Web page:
Around this time in 2012, I believed Mitt Romney had a good chance of beating President Obama. I was not alone. The thinking went like this: Obama was unpopular. The economy was sluggish. The Democrats had been drubbed in the previous midterm. Independents did not support the president.
I scoured every new poll and piece of economic data for nuggets that confirmed my biases. Job growth was unsatisfactory, men were dropping out of the workforce, polls sampled more Democrats than Republicans—these notions reinforced my thesis. In late October, when Hurricane Sandy hit New Jersey and the president performed well in a crisis, I began to think Romney would lose. On the morning of Election Day, as I walked to my polling place in Alexandria and saw nothing but Obama-Biden signs, I knew he would lose. And by the time the election was called that night, I understood that I should have been more skeptical of his chances all along.
Why? Because I had dismissed what I had been told in the spring during a lunch at the Brookings Institution. After I explained why Romney could pull it off, one of the political scientists at my table stroked his beard and said, "Look, it’s an interesting story you tell, but what matters is approval and the state of the economy. That’s what will reelect President Obama." My own disapproval of the president and disappointment in his economic policy led me to short his advantages.
It’s a mistake I do not want to make again. And so, as you see the polls showing Donald Trump competitive or in some cases slightly ahead of Hillary Clinton, it’s important to look at the more fundamental numbers of President Obama’s job approval, the unemployment rate, and the generic congressional ballot. The comparison does not bode well for Trump. Republicans should worry.
Presidential Approval. Four years ago, President Obama had an approval rating of 46 percent in the Gallup tracking poll. His disapproval rating was also 46 percent. The Real Clear Politics polling average had him at 48 percent approve, 48 percent disapprove. Troubling numbers. He won anyway.
Where is he now? The most recent Gallup tracking has President Obama at 52 percent approval, 44 percent disapproval. The Real Clear Politics average is tighter: about 49 percent approve to 48 percent disapprove. For the sake of comparison, President Bush was at 28 percent approval this week in 2008.
So, the public views the president at least as well as, and in some cases more favorably than, it did when it reelected him four years ago. That would favor the nominee of his party.
The Economy. Part of the reason President Obama’s numbers have improved, in my opinion, is that he has been out of the news. But most of the reason has got to be the economy. It’s getting better. The average fuel price in the early summer of 2008 was $4.00 a gallon. When Obama was reelected four years later, the average was $3.61. Today the average price is $2.32.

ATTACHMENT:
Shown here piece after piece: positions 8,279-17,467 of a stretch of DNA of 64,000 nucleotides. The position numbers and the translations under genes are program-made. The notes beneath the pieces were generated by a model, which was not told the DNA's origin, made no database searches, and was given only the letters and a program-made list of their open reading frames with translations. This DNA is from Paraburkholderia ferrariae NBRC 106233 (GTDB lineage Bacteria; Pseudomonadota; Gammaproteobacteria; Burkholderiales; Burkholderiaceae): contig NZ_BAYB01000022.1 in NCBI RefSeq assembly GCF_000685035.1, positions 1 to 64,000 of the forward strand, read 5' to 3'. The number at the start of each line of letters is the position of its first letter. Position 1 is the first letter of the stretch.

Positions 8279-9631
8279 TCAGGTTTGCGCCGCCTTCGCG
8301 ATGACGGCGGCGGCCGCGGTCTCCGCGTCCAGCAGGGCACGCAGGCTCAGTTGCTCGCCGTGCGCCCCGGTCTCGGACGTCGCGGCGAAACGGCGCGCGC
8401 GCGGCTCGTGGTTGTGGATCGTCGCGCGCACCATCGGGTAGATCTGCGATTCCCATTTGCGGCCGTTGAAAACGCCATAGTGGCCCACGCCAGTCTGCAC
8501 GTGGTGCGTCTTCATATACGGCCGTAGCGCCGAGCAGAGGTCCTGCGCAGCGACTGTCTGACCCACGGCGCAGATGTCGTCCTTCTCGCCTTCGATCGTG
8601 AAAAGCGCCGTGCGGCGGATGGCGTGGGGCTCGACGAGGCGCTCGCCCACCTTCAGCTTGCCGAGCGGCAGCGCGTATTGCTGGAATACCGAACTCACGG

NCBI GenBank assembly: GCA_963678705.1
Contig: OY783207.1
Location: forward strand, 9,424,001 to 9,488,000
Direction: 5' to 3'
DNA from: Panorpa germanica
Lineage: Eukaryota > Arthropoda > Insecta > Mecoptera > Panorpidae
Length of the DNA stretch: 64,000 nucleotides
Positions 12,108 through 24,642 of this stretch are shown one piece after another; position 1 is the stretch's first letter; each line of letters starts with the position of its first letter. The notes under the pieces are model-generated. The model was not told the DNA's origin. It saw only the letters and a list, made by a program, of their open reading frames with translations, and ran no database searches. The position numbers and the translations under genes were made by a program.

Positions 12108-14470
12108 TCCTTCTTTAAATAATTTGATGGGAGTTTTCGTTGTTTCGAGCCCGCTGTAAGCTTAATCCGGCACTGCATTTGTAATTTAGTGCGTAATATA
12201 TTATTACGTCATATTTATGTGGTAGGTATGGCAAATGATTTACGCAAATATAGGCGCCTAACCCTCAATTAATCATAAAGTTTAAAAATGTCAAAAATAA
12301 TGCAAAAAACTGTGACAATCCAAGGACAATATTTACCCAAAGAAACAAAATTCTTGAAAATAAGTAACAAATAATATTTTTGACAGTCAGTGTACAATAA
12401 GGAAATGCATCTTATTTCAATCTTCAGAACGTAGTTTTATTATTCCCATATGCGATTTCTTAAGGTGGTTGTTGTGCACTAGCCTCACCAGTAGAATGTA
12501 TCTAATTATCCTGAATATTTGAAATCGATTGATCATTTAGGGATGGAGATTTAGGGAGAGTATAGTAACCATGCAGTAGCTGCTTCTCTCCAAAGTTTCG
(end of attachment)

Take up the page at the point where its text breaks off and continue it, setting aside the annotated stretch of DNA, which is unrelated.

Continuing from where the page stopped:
The unemployment rate in April of 2012 was 8.1 percent. By April of 2016, the rate had fallen to 5.0 percent. Most extraordinarily, April was the seventy-fourth consecutive month of job growth under this administration. As the country has approached full employment, the tightening labor market has led to expected increases in personal income and consumer spending.
No one is saying the economy is perfect. No one is saying President Obama is wholly responsible for the improvement. What’s undeniable is that the picture has brightened since the Democrats won the elections of 2008 and 2012. Voters tend to reward that track record by sticking with the incumbent party.
Generic Ballot. Four years ago, the Democrats and Republicans were basically tied in the Real Clear Politics average of the generic congressional ballot. Today, the Democrats are pulling ahead of the Republicans. It’s a bad sign for the GOP.
Clinton vs. Trump. Let’s not forget the candidates. They matter too. A bad candidate can make the difference in a closely fought election. Look at how Bruce Braley lost to Joni Ernst in 2014.
What’s interesting about 2016 is that neither party has a good candidate. Both Donald Trump and Hillary Clinton are disliked and distrusted—more so than any other nominees in history.
Trump supporters point to Clinton’s unpopularity as reason to think he can win. But they forget that, as unpopular as Clinton is, she is still more popular than Trump. They forget that, when neither candidate is stellar, an election reverts to the fundamentals. Which help the Democrats.
There’s a question mark, though. Right now the Democrats are divided between Clinton and Bernie Sanders. The assumption has been that eventually Sanders and his voters will support Clinton and expand her lead over Trump. But what if that doesn’t happen? What if, as seems to be the case, Bernie Sanders is a fundamentally unserious and self-destructive politician who will not cede the nomination without a struggle? He could split the Democrats to Trump’s advantage.
It’s an unlikely scenario. But keep it in mind. Otherwise the Democrats will come home, the candidates’ negatives will cancel out, and the popular incumbent and improving economy will make Hillary Clinton the next president. Barring a stunning outside event, the question won’t be whether she’ll win. It will be by how much.